The campaign for women’s suffrage began in earnest in the decades before the Civil War. During the 1820's and 30's, most states had extended the vote to all white men, regardless of how much money or property they had. The women were becoming against the notion of being a timid, submissive wife when with a man. In 1848, a group mostly women, but some men gathered in Seneca Falls, New York to discuss the problem of women’s rights. One important figure in the convention was Elizabeth Cady Stanton
  • Zachary Taylor

    Zachary Taylor
    Zachary Taylor was born in 1784 and served in the army for 40 years, commanding troops in the War of 1812, the Black Hawk War, and the second of the Seminole Wars. He became a full-fledged war hero through his service in the Mexican War, and was Elected president in 1848. Taylor, though a slaveholder, sought to hold the nation together,and clashed with Congress over admitting California to the Union as a free state. In 1850, Taylor suddenly fell ill and died, and would be succeeded by M.Fillmore
  • Underground Railroad

    Underground Railroad
    The Underground Railroad was a network of people who offered shelter and help to escaped slaves from the South. It operated from the late 18th century to the Civil War, and most of the slaves helped by the Underground Railroad escaped border states such as Kentucky, Virginia and Maryland. People known as “conductors” guided the fugitive slaves. Hiding places included private homes, churches and schoolhouses. One of the most famed conductors was Harriet Tubman, a prominent leader of the railroad.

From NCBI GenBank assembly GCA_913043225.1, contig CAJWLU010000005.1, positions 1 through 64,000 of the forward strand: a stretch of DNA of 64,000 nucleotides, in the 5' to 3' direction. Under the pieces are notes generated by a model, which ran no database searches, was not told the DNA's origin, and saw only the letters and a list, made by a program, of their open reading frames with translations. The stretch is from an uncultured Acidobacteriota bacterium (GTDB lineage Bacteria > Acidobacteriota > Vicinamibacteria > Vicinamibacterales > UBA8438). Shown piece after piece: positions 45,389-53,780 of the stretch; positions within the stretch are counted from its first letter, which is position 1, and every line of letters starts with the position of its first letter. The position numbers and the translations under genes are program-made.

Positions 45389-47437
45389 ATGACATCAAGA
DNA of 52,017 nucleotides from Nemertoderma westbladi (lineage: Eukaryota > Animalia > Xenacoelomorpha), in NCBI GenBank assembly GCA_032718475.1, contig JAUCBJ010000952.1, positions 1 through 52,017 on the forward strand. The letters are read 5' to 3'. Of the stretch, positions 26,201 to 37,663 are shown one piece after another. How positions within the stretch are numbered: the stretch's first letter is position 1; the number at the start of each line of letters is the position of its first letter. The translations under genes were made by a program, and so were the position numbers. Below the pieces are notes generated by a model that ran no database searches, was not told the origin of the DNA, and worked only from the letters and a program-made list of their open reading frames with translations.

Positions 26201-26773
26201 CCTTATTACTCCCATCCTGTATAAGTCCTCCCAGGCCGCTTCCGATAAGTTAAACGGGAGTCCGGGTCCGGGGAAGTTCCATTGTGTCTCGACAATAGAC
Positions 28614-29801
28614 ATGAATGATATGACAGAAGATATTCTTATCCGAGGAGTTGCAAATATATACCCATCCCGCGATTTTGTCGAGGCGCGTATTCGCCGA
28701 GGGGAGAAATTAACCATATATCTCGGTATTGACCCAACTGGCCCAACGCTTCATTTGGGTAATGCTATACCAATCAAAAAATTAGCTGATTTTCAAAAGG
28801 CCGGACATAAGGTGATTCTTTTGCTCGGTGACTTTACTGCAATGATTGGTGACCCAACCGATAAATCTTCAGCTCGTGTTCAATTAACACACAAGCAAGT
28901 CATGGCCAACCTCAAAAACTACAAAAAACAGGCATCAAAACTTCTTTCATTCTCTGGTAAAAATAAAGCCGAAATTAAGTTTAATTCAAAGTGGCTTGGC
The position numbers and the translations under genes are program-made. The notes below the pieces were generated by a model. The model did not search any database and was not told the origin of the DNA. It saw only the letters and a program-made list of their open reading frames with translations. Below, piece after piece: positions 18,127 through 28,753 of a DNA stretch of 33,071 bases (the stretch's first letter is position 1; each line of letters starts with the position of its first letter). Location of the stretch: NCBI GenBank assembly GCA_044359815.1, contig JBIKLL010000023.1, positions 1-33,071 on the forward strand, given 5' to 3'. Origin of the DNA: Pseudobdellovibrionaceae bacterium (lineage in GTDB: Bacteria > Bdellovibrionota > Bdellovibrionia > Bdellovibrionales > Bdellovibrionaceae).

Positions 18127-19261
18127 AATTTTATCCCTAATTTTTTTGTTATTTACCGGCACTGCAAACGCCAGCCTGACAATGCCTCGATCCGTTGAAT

• Compromise of 1850

    Compromise of 1850
    The Compromise of 1850 was a compromise proposed by Senator Henry Clay involving 5 separate bills. They called for the admission of California as a free state, the strengthening of the Fugitive Slave Law, popular sovereignty in Utah and New Mexico on whether or not they wanted slaves, the complete abolition of the slave trade in D.C., and the federal assumption of Texas' land in exchange for debt relief. These policies left few happy, and still did not answer the issue of slavery.
  • Election of 1852

    Election of 1852
    The United States presidential election of 1852 included which Democrat Franklin Pierce defeated Whig Winfield Scott. The Whig Party’s Last Hurrah
    The election of 1852 was contested in the aftermath of efforts to settle outstanding slavery issues and to hold the Union together. The campaign would be marked by divisions within the political parties over the issue of slavery and would be the last presidential election the Whigs would ever participate in.
  • Bleeding Kansas

    Bleeding Kansas